How to Use Your Slow Cooker: Tips and Tricks
Actually it’s 22 Tips and Tricks for using your slow cooker!
We both love using our slow cooker…there isn’t a week go by that I don’t use it at least once. Life is busy but I still want to sit down for a warm dinner with my family which makes my slow cooker a necessity in the kitchen.
We often get emails asking how we juggle running a business, taking care of our families, and managing a household. And one of our answers always is managing meal times…which means employing the help of our slow cookers.
However, we have discovered that many of the women we talk to either don’t know how or don’t use their slow cookers so today we put together a basic “how-to” list for those of you just starting out on your slow cooker journey. So if you haven’t ventured into the world of slow cooking take a look over this list and then follow along with our Slow Cooker Spooktacular as we continue sharing easy (and delicious) recipes. I promise once you fall in love with your slow cooker it will be a lifetime love affair.
Now…let’s get started:
#1. Safety first! Every slow cooker emits heat so make sure you place your slow cooker in a clear area when in use. Be sure there is enough room on all sides for your cooker to vent heat.
#2. Slow cookers come in a variety of sizes however this can affect cooking times. Make sure your cooker is at least half full to three quarters full before use otherwise this will effect both the time and temperature used for your recipe. (This is especially true when using large cookers.)
#3. They are called slow cookers for a reason. Plan on each recipe taking between 4-6 hours to fully cook. (And some take longer than that!)
#4. A great time saving tip is to put all of the ingredients into the crock pot portion of your slow cooker the night before. Next simply cover the crock pot and keep in the refridgerator until morning. Then remove from the fridge and slip the crock pot back into the slow cooker body and set your time and temperature!
#5. If you are experimenting with cooking a regular recipe in the slow cooker you may want to cut the amount of liquid you typically add almost in half since you won’t be loosing any due to evaporation.
#6. Know your spices! Stronger spices like chili powder and garlic intensify during the long slow cooking process while fresh herbs like rosemary and thyme tend to loose flavor.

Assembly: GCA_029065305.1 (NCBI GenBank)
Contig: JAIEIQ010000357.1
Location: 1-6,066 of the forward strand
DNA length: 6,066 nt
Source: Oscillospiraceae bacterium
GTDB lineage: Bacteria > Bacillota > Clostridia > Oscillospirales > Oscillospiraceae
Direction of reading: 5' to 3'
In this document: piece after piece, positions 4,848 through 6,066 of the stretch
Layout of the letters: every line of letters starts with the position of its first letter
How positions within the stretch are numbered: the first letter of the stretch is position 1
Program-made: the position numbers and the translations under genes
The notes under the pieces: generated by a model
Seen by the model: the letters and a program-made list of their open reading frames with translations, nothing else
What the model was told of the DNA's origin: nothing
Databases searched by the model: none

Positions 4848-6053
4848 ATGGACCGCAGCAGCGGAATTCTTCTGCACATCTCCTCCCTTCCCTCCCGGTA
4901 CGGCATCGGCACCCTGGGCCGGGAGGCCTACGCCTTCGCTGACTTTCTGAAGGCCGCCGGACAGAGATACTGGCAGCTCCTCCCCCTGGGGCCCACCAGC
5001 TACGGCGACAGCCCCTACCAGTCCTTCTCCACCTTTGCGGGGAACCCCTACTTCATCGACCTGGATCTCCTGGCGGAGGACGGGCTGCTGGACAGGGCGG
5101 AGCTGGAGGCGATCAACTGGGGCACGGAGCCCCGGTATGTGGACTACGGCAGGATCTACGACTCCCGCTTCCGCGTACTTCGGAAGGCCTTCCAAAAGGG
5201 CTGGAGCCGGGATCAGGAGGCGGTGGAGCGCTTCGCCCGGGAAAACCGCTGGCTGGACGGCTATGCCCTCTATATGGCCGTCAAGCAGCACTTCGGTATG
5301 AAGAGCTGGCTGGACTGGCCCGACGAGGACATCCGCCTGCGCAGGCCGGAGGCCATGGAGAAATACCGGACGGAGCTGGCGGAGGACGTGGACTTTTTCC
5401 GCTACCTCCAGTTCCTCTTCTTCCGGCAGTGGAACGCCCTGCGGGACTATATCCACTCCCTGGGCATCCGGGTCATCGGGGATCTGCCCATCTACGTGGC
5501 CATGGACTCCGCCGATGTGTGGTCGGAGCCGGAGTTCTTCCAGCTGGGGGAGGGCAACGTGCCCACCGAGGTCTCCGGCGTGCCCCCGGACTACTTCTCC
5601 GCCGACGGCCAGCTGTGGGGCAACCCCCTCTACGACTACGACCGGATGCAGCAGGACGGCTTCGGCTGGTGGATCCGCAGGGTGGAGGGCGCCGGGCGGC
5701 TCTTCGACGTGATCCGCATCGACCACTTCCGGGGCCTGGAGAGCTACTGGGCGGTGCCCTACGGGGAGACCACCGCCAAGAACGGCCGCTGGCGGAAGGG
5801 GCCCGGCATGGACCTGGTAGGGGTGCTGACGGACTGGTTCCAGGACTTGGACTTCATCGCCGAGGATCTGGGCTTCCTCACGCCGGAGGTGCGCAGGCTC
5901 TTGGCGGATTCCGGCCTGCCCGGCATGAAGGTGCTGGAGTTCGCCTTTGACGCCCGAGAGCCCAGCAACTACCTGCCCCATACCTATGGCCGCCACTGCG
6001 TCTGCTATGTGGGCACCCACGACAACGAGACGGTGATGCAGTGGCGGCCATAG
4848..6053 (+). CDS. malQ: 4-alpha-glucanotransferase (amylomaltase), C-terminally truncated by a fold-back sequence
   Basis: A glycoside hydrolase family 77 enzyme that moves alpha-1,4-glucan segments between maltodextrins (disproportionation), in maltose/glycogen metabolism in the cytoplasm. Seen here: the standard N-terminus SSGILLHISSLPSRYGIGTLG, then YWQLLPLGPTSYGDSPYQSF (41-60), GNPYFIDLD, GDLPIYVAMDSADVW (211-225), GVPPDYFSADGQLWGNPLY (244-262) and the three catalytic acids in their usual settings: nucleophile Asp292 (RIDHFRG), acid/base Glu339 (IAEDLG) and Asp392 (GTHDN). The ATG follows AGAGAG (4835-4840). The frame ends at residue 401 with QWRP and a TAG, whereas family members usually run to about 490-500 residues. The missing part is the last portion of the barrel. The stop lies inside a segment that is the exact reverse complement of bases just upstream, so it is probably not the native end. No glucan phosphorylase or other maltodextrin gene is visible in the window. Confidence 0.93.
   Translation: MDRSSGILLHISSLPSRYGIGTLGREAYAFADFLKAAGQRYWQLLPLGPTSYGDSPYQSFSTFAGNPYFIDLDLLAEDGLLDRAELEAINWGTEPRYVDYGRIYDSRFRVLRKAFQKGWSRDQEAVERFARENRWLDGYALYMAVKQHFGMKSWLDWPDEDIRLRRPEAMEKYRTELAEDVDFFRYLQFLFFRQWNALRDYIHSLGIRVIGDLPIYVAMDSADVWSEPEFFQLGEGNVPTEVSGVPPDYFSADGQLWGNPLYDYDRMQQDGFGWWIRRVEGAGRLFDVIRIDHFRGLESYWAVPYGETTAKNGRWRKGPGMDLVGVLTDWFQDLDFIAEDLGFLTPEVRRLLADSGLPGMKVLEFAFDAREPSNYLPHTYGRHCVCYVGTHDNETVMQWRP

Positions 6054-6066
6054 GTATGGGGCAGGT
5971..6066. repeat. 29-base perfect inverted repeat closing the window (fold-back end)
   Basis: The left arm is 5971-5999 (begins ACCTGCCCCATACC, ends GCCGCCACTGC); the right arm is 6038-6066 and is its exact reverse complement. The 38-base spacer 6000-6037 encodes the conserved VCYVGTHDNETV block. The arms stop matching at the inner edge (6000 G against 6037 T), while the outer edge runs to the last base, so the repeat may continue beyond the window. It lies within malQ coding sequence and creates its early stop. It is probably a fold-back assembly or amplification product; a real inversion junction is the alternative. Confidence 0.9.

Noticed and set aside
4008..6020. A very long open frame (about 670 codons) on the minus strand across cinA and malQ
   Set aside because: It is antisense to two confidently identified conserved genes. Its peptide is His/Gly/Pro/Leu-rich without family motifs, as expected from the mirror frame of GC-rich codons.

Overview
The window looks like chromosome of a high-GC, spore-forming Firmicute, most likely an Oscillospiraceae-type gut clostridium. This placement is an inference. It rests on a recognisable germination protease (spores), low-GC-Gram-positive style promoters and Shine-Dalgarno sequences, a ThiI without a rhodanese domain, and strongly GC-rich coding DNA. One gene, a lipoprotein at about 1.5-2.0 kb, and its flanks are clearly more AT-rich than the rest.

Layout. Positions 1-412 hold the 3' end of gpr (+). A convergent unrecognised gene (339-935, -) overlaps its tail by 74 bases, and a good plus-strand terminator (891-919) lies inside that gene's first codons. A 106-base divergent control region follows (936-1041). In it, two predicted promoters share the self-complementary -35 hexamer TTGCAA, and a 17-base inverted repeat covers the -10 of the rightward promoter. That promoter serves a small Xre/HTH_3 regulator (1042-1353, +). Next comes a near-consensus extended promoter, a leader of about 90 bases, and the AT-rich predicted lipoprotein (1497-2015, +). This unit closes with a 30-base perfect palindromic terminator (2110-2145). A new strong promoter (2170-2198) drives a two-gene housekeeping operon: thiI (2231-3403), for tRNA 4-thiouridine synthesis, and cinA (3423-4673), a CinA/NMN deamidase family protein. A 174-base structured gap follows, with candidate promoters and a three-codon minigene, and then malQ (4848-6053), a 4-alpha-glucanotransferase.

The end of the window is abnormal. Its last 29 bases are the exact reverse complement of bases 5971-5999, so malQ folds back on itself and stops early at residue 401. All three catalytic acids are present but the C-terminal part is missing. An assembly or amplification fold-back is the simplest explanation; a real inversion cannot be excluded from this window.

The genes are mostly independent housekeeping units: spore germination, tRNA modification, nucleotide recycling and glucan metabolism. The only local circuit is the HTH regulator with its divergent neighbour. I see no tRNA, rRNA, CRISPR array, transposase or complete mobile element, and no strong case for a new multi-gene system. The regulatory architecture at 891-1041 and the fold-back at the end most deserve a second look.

#7. Lean meats like chicken take less time to cook in your slow cooker than fattier meats pork shoulder or beef chuck.
#8. It is often best (but not necessary) to brown meat before adding it to a slow cooker. This helps not only seal in the flavors but makes it more visually appealing. *One exception is ground beef…this should always be cooked in a skillet first and drained of grease…then added to your slow cooker.
#9. You can add frozen food directly to your slow cooker without thawing first however it is not recommended by experts. If you add food that is frozen to your slow cooker just remember this will increase your cooking time and that you will want to get it up to that 165 degree cooking temperature as quickly as possible to prevent the growth of bacteria.
#10. If you are adding pasta to your slow cooker recipe it is best to cook it first and then add the cooked noodles to the recipe right at the end of it’s cookig time.
#11. Uncooked rice can be added to your slowcooker. Just be aware that you will need to add at least the same amount of liquid to your recipe as rice (and possibly a little more).
#12. Dairy items such as milk, cream, and sour cream have a tendency to break down during the slow cooking process so it is best to add them during the last 15 to 30 minutes of your slow cooking time.
#13. Root vegetables like carrots can take as long to cook as meat in a slowe cooker. It is best to place them at the bottom of your crockery and submerged in liquid if possible.
#14. Remember that meats and vegetables will give off a lot of liquid during the slow cooking process…and in the slow cooker will not evaporate….which means you do not need to add a lot of extra liguid to your recipes. However, if you do add to much liquid you can remove the lid for the last hour of cooking which will allow your recipe to thicken.
#15. Bacteria is killed at the cooking temperature of 165 degrees (according to the United States Department of Agriculture) so it is best practice to quickly warm your food up to that temperature and then keep it above that temperature during the cooking process. (Most slow cookers have a low setting that is on average around 200 degrees.)
#17. Slow Cooker “warm” settings are just that…for keeping food warm while it is being served or waiting to be served…not for cooking.
# 18. Resist the urge to open the lid of your slow cooker…they say every time you take of the lid you add another 30 minutes to the cooking time.
#19. An easy rule of thumb to remember is that roughly two hours cooked on LOW equals one hour of cooking time on HIGH.
#20. The removable crockery inserts found in many brands of slow cooker are also oven safe to 400 degrees and microwave safe. (Check your owners manual to see if yours is one of them!)
#21. Remember to unplug your slow cooker when you are done using it and before you clean it!
#22. After cooking do not store your leftovers in your removable crockery portion of your crock pot. The crockery itself can take hours to cool down which won’t allow the food inside to cool and will promote the growth of bacteria. Just remove the leftovers and store them in a seperate container.
So there you have it 22 rules of thumb that we follow when we use our slow cookers. Now, 22 rules may sound like a lot but most of them are common sense items and will all eventually become routines that you do like clockwork!